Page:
In a bid to fight the impact of climate change, experts are vying for greater use of electricity as an alternative to fossil fuels. Meanwhile, with advancements in battery technology, in the U.S., plug-in electric and hybrid vehicles are increasing on the road. And, utilities are expanding their use of renewable fuels to generate power, supported by large-scale battery storage system.
This, along with the growing volume of battery-powered phones, laptops, watches, wearable devices and other consumer technologies leave us to wonder: where will all these batteries land once they wear out?
Efforts of Manufacturers for sustainable design so far inadequate
Meanwhile, the enthusiasm of manufacturers for more powerful, cheaper, and energy-intensive batteries is overwhelming. Nonetheless, the attention to make these essential devices more sustainable comparatively has drawn less attention. For example, in the U.S., only about 5% lithium-ion batteries are actually recycled. With the continuously rising sales of electric vehicles and tech gadgets, guidelines about who should handle dangerous battery waste or how to do it are unclear.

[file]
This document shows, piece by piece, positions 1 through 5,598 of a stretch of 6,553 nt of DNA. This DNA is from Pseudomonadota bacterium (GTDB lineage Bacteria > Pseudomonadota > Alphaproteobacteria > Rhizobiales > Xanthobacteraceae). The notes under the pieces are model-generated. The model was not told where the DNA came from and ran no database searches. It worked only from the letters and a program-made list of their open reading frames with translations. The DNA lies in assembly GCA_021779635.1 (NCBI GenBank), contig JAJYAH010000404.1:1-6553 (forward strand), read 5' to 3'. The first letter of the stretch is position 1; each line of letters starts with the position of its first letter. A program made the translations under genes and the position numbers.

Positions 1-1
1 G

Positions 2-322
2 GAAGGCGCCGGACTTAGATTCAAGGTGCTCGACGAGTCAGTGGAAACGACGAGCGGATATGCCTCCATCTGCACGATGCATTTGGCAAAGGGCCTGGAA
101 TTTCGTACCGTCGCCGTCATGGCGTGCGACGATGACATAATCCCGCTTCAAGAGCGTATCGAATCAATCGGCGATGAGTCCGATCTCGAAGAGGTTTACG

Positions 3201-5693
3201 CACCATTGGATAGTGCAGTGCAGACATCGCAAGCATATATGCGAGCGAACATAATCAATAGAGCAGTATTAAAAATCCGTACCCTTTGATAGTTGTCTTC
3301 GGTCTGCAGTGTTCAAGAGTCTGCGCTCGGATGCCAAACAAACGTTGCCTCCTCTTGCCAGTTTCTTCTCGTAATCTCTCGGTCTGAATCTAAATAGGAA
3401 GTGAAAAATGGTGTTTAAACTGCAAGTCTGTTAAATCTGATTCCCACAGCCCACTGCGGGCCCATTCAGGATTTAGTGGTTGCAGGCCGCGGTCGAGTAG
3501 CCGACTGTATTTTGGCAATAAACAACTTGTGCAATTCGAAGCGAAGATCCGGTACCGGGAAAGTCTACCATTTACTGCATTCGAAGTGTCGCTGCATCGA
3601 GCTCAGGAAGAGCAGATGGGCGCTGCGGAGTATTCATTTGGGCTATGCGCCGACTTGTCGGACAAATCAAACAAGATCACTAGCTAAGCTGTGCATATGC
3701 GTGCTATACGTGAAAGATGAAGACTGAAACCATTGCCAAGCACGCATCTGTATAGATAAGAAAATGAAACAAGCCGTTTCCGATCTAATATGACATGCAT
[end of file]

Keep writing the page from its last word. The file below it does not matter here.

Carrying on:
For such reasons, engineers who work on designing advanced materials need to think about these issues now. Therefore, it becomes necessary for battery manufacturers to create pathways for sustainable production-to-recycling processes. This way, the processes would meet both consumer and environmental standards and reduce the risk of battery waste crisis in the next decade.
In fact, batteries pose greater recycling and disposal challenges than plastic, metal, and paper products. This is because batteries contain many chemical components that are both difficult and toxic to separate. However, some types of widely used batteries, predominantly lead-acid batteries, have relatively simple designs and characteristics that make them straightforward to recycle. And, the non- rechargeable ones can be disposed directly into landfills.